While there is a ceiling on the individual’s candidate’s election spends, there is no limit on party expenditure, a big loophole which the political parties are loath to plug.
Party finances and their sources in our country is a grey area. While the law requires reporting details of the donations above Rs. 20000/- parties are adept at avoiding it many, claiming more than 90% of the receipts to be permitting tax exemption to corporate donations but the corporates have been wary or reveling their identity for fear of incurring displeasure of one or the other party.
An attempt made 2013 to allow, under the Income Tax Act, Electoral Trusts to be formed by a company to which contributions can be made by other companies, also did not lead to much transparency. Electoral Bonds scheme also 2016 was no improvement as donor’s identity is kept confidential.
Political Finance is thus grey area with a not our parliament has shown any urgency or interest to improve matters. It is difficult therefore to believe that the Supreme Court’s fond hope will ever come true.
It should be open to individual or any political party, howsoever small, to contest an election on a footing of equality with any other individuals or political party, howsoever rich and well financed it may be, and no individual or political party should be able to secure an advantage over others by reason of its superior financial strength.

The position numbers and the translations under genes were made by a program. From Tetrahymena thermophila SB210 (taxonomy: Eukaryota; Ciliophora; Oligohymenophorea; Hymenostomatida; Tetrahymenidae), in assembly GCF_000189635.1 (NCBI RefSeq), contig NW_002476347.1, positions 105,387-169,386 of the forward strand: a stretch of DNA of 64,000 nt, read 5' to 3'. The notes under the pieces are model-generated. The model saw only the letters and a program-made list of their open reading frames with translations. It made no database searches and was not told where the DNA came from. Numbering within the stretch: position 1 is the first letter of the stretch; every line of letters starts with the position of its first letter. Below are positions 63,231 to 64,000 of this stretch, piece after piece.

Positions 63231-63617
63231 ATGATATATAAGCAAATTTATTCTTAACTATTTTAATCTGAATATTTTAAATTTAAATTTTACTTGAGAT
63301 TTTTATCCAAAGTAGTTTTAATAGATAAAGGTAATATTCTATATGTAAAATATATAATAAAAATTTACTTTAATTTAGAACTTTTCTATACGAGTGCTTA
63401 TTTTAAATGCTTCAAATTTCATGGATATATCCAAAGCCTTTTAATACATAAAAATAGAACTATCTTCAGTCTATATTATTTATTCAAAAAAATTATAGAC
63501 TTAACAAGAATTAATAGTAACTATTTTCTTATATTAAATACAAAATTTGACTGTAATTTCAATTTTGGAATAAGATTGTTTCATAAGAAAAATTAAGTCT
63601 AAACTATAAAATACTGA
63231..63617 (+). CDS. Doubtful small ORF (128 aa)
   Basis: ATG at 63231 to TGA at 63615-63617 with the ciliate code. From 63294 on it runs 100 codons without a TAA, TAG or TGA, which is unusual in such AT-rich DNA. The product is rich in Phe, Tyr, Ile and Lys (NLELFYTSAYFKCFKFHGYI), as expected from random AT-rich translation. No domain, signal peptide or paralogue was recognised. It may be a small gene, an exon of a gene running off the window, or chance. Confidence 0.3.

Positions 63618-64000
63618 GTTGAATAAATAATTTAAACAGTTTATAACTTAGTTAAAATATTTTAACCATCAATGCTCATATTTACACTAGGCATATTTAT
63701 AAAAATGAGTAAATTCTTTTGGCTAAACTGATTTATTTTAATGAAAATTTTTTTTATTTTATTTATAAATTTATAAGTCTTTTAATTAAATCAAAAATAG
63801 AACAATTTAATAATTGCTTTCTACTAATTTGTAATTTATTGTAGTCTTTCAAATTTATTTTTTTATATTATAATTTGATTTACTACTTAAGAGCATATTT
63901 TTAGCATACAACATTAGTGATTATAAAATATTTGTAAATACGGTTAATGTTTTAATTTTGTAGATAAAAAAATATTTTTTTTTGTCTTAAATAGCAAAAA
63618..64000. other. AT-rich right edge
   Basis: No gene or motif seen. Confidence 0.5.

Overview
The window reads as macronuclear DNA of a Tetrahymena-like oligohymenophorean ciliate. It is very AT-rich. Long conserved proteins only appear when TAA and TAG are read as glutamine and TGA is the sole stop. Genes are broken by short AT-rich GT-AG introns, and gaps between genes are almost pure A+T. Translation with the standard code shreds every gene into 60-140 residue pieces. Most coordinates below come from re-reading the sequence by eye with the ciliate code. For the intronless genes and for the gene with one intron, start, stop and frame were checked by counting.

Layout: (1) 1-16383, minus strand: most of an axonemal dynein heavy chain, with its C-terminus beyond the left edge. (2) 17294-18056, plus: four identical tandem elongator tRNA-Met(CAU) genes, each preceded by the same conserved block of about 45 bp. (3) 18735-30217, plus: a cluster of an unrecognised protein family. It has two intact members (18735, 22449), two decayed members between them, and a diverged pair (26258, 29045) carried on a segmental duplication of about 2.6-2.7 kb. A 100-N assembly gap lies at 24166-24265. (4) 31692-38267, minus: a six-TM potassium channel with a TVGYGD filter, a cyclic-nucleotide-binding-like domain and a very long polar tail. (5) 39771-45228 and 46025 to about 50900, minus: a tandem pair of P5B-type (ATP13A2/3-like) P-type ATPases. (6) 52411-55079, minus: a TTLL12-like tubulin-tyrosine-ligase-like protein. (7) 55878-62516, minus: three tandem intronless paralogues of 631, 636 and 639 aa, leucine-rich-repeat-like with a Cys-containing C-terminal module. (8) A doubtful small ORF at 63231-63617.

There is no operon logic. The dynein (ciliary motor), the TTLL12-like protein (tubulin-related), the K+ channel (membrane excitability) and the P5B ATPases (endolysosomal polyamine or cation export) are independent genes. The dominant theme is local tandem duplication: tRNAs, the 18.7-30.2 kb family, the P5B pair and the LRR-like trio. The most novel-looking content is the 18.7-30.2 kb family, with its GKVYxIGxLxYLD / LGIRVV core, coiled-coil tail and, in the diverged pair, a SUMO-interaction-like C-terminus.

That sentiment however has led to the demand of state funding of political parties. Further, there is a justified view that political parties, which can undermine democracy, subvert and compromise national interest.
State Funding is prevalent extensively in European countries but there is also acknowledgement there that it has not ended political corruption. A study report found; ‘despite the significant amount of public money disbursed in order to make political corruption has remained a fundamentals problem in the region; and that public funding schemes seen not to have reached this fundamental objective’.
A further point is the apprehension voiced; such a high dependency on state resources may risk sustaining political actors that are out of touch with social reality, thereby fueling anti-party sentiments.
Our Law Commissions have also concluded that full state Funding is not feasible, citing issues like discrimination, lack of inner party democracy, and lack of transparency in political actors to abide by it in letter and sprint, any state funding will be a sheer waste of public monies and so cannot be supported.